On This Glorious Occasion
Of The Splendid Defeat

Story and photo by Svenja Brandenberg

Morrissey is back, and he's better than ever.

With a critically-acclaimed new release, "Maladjusted," (1997) and an extensive tour in the US in the second half of the year, he has proven that success without the Smiths is possible. He had lived in seclusion for almost 2 years, his only public appearances made in London's High Court where he and Johnny Marr, former Smiths guitarist, were sued by Mike Joyce, former Smiths drummer, for £1,000,000 in outstanding performance royalties.

Joyce won the case but Morrissey seems to have recuperated well from the trial despite the humiliation by the judge who, among other things, called him"devious" and"truculent". To promote his new album Morrissey paid the United States a rather long visit, his first tour since 1992, to perform in 47 cities, mostly on the East and West Coast, surprisingly, ignoring Texas where many of his American fans are based.

The tour culminated in New York City at the sold-out Hammerstein Ballroom, a venue with a capacity of 3,750. After having suffered from what he called the"New Brunswick flu," he was in good spirits and, compared to his other concerts, extremely talkative and interactive with the crowd.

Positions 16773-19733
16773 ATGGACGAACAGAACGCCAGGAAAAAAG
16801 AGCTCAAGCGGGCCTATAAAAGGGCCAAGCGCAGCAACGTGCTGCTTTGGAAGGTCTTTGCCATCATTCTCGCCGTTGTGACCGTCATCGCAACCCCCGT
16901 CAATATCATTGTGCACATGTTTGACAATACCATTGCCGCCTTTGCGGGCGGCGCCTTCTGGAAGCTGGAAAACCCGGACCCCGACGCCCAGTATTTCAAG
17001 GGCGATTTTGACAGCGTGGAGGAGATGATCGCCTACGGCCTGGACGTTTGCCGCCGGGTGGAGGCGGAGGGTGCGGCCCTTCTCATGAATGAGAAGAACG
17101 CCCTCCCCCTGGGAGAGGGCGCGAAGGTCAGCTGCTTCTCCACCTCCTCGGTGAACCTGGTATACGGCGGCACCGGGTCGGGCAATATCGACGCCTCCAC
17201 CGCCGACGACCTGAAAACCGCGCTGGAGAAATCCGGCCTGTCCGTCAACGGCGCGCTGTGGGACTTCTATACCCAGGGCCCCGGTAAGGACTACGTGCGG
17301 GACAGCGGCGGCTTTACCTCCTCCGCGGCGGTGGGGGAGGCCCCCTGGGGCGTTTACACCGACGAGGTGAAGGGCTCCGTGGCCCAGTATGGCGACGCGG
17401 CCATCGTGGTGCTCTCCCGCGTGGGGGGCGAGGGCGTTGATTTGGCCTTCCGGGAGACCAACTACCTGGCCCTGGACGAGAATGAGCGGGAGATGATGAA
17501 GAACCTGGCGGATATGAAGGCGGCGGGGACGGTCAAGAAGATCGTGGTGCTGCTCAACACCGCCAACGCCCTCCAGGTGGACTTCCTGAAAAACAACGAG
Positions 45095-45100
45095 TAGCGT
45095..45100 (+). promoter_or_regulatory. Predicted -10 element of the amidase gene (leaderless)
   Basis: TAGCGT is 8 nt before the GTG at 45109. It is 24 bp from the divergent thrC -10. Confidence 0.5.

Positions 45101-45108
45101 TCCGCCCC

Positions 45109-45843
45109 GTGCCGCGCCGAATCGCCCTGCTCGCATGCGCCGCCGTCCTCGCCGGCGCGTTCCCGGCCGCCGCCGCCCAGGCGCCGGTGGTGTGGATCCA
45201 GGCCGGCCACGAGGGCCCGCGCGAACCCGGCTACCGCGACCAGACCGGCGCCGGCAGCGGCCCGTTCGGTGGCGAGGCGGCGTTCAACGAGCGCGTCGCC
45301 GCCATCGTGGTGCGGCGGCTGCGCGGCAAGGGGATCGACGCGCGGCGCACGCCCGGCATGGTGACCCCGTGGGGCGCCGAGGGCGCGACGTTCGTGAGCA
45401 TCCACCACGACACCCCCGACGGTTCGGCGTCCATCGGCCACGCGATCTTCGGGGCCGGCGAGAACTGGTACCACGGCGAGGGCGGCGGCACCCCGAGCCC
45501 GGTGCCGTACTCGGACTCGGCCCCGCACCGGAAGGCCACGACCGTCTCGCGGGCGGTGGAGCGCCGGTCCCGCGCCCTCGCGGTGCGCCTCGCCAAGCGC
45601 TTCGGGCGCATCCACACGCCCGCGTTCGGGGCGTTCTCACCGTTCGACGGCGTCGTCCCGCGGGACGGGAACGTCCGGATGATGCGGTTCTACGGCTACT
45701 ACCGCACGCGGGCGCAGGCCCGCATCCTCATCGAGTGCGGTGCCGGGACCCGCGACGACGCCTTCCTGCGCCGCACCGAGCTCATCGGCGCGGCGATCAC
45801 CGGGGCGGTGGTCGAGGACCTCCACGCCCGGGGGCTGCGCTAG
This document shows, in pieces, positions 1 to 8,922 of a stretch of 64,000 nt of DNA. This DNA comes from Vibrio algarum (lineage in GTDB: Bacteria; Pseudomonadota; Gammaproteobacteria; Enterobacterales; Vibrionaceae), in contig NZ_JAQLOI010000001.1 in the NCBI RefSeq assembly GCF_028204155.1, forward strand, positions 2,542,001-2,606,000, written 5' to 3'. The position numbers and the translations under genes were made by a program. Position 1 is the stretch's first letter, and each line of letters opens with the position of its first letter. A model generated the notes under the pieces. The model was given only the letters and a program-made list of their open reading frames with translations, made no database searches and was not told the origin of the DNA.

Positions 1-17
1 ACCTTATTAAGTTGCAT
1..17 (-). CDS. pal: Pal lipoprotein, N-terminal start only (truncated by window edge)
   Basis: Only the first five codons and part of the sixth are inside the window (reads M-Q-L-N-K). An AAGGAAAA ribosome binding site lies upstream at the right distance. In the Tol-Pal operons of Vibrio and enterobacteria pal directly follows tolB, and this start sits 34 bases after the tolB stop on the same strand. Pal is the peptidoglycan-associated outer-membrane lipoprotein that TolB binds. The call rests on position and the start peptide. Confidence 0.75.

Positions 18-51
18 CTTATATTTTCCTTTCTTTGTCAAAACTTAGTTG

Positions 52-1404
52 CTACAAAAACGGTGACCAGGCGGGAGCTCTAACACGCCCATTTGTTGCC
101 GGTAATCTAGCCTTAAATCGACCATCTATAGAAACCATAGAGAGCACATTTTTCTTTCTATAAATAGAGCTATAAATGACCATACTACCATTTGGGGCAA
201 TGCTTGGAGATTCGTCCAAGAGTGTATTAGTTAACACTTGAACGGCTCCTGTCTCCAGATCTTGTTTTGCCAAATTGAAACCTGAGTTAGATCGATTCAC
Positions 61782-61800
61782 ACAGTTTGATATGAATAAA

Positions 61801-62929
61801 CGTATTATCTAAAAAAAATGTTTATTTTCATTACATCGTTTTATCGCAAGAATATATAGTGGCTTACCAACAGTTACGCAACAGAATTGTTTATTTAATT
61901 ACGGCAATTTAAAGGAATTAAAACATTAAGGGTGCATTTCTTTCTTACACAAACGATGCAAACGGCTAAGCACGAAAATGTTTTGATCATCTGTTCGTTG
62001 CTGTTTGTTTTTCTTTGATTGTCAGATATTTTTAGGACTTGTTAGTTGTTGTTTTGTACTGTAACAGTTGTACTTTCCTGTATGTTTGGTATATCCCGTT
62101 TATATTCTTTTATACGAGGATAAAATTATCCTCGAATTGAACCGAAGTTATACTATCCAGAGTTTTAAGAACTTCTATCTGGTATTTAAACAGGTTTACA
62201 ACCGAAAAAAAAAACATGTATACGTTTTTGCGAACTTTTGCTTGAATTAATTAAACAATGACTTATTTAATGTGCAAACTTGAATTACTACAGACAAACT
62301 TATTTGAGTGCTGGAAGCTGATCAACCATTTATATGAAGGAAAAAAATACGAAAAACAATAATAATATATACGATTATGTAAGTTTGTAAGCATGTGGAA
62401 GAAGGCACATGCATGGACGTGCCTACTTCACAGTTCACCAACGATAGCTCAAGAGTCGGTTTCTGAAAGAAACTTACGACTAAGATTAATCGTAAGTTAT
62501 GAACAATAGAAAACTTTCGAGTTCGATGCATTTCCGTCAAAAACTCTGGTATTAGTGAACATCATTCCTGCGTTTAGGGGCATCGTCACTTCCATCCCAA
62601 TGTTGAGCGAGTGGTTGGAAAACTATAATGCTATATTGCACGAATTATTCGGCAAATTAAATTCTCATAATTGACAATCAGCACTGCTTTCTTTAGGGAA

After a drum intro,"The Operation," taken from his 1995 release"Southpaw Grammar," the band came on-stage, a black-clad Morrissey greeting the crowd, "Hello, sexy." Having left his ever-present shyness backstage, he propelled himself into"Do Your Best and Don't Worry" (Southpaw Grammar), moving about the stage seemingly having a good time. "Hello, New Jersey" was his next welcome, which elicited a decent amount of mock anger from the New Yorkers in attendance. Launching into"Boy Racer" (SG), Morrissey, who after decades of celibacy, now claims to have fallen in love twice, pomped his way around the stage, using huge lascivious gestures and being quite the thespian against his usual homoerotic backdrop, this time a large photograph of Robert Wagner and Jeffrey Hunter cavorting in a swimming pool. To everybody's delight, The Smiths' eruptive and powerful"London" made its first solo stage appearance since the group broke up in 1987 and was received with sheer excitement,even though Morrissey's band struggled to"nail a perfect 10."

With a critically-acclaimed new release, "Maladjusted," (1997) and an extensive tour in the US...he has proven that success without the Smiths is possible.

"Billy Budd" (Vauxhall & I, 1993) was followed by a short interruption due to technical problems that bassist Johnny Bridgwood was experiencing, leaving Morrissey some time to decipher a sign a fan was holding up.Technical problems solved,the ballad "Hold on to your friends" (V & I) was beautifully played by the band, bringing out the best in Moz' voice. He attempted to receive a gift from a fan in the front row by "inviting" her on-stage but due to very tight security, possibly the roughest throughout the tour, he gave up, obviously irritated by the"peace - keeper's" behavior.